On Michelangelo’s return to Florence in 1501 he was recognized as the most talented sculptor of central Italy. He was commissioned to carve the David for the Florence Cathedral. His Battle of Cascina was commissioned in 1504; several sketches still exist. The central scene shows a group of muscular soldiers climbing from a river where they had been swimming to answer a military alarm. This fusion of life with colossal grandeur henceforth was the special quality of Michelangelo’s art.
Also during this period, Michelangelo was commissioned by Angelo Doni to paint a “Holy Family” as a present for his wife, Maddalena Strozzi. It is known as the Doni Tondo and hangs in the Uffizi Gallery in its original magnificent frame, which Michelangelo may have designed. He also may have painted the Madonna and Child with John the Baptist, known as the Manchester Madonna and now in the National Gallery, London.
From this time on, Michelangelo’s work consisted mainly of very large projects that he never finished. He was unable to turn down the vast commissions of his great clients which appealed to his preference for the grand scale. Pope Julius II (1443–1513) called Michelangelo to Rome in 1505 to design his tomb, which was to include about forty life-size statues. Michelangelo worked on the project off and on for the next forty years. It is located in the Church of San Pietro in Vincoli in Rome and is most famous for the central figure of Moses, completed in 1516. Of the other statues intended for the tomb, two, known as the Rebellious Slave and the Dying Slave, are now in the Louvre.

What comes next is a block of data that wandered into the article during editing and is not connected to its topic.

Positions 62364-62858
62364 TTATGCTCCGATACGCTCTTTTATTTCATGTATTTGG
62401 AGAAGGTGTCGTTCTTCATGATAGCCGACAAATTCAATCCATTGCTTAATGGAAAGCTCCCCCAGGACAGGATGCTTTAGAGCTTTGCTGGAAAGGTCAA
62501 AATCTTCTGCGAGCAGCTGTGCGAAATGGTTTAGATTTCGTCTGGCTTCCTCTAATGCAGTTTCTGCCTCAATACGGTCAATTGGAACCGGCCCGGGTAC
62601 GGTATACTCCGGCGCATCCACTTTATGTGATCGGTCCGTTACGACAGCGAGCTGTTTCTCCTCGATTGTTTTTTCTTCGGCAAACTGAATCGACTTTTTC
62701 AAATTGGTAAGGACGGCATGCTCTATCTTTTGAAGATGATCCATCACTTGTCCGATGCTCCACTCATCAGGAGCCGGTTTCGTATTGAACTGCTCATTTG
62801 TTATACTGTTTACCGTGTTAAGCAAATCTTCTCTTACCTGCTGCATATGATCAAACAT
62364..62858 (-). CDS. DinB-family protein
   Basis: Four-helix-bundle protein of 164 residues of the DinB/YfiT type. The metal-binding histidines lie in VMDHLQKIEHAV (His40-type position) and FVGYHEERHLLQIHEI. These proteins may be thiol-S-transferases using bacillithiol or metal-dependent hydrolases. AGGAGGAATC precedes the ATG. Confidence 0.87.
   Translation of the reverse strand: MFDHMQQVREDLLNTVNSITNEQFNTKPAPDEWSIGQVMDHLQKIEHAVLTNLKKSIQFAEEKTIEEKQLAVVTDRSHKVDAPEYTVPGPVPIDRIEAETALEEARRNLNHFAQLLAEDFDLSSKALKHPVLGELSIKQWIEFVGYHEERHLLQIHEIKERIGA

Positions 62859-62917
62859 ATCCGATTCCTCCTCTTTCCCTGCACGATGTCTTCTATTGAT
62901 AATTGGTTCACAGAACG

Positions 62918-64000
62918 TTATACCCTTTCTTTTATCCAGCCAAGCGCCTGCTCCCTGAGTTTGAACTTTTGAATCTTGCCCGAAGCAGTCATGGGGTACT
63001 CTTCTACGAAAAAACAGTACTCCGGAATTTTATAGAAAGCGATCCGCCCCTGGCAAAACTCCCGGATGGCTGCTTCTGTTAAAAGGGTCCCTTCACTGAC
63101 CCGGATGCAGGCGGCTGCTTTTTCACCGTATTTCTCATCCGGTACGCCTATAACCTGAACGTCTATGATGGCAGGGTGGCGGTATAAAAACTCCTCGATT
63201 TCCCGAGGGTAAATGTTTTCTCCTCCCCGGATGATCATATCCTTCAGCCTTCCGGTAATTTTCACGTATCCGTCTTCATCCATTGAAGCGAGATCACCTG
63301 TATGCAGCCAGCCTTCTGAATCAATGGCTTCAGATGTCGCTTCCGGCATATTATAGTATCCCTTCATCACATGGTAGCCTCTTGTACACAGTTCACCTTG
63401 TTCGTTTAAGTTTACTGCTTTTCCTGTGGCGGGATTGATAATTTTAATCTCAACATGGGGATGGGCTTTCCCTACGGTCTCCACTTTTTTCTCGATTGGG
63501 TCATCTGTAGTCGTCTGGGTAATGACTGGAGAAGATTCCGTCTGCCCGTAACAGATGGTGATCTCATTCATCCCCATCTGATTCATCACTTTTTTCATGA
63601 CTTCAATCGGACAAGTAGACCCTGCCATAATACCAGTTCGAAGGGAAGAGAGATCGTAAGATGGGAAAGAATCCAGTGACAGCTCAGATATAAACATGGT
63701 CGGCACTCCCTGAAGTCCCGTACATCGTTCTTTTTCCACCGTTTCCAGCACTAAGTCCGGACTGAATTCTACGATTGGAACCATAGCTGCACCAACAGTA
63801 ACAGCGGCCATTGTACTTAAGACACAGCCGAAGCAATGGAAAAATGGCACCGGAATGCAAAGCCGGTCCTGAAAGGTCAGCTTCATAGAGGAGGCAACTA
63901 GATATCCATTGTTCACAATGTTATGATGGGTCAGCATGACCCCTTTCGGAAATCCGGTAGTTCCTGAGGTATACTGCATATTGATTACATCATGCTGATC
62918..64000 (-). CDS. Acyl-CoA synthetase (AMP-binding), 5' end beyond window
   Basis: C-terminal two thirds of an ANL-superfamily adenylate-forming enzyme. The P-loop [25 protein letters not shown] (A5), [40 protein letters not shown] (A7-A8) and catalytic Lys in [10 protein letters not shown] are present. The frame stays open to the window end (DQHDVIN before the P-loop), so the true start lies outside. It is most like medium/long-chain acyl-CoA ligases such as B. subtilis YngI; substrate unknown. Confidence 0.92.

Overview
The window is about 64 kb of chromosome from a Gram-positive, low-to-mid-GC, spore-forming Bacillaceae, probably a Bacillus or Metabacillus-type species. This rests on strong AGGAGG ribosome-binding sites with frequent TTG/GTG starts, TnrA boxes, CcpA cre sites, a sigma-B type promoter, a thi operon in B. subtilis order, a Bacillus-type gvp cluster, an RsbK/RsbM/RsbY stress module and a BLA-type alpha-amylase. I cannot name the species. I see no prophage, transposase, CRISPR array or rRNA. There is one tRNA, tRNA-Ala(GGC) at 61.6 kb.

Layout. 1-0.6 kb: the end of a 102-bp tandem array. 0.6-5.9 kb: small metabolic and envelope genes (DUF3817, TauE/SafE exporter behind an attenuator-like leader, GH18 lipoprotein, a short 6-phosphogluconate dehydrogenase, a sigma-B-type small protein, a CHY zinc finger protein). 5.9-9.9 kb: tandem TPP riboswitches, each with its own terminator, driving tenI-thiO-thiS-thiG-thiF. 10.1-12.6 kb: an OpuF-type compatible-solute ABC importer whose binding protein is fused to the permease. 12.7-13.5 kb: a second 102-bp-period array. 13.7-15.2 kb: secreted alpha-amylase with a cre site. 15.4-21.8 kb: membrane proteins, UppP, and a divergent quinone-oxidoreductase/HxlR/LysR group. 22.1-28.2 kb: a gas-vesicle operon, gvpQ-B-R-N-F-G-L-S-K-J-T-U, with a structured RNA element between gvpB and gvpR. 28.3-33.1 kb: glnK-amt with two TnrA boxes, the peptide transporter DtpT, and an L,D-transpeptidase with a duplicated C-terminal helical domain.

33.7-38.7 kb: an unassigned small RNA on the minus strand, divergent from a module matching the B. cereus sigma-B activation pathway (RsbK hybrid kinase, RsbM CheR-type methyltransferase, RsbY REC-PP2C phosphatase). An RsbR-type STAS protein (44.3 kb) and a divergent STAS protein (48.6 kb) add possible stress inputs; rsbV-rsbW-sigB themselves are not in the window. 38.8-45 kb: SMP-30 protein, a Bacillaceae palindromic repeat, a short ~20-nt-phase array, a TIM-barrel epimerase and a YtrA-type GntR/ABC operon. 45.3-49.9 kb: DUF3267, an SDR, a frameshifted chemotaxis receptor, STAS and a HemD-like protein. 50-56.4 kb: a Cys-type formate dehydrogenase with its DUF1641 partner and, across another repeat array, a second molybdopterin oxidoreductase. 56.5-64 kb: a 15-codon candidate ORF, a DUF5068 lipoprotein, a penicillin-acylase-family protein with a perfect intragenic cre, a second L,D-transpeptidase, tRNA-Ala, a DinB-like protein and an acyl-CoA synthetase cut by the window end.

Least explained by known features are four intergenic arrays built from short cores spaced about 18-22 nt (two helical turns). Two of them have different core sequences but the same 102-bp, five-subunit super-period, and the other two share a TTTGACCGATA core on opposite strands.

The Sistine Chapel Ceiling (1508–1512)
During the same period, Michelangelo painted the ceiling of the Sistine Chapel, which took approximately four years to complete (1508–1512). According to Condivi’s account, Bramante, who was working on the building of St. Peter’s Basilica, resented Michelangelo’s commission for the pope’s tomb and convinced the pope to commission him in a medium with which he was unfamiliar, in order that he might fail at the task. Michelangelo was originally commissioned to paint the Twelve Apostles on the triangular pendentives that supported the ceiling and to cover the central part of the ceiling with ornament. Michelangelo persuaded Pope Julius to give him a free hand and proposed a different and more complex scheme, representing the Creation, the Fall of Man, the Promise of Salvation through the prophets, and the genealogy of Christ. The work is part of a larger scheme of decoration within the chapel that represents much of the doctrine of the Catholic Church.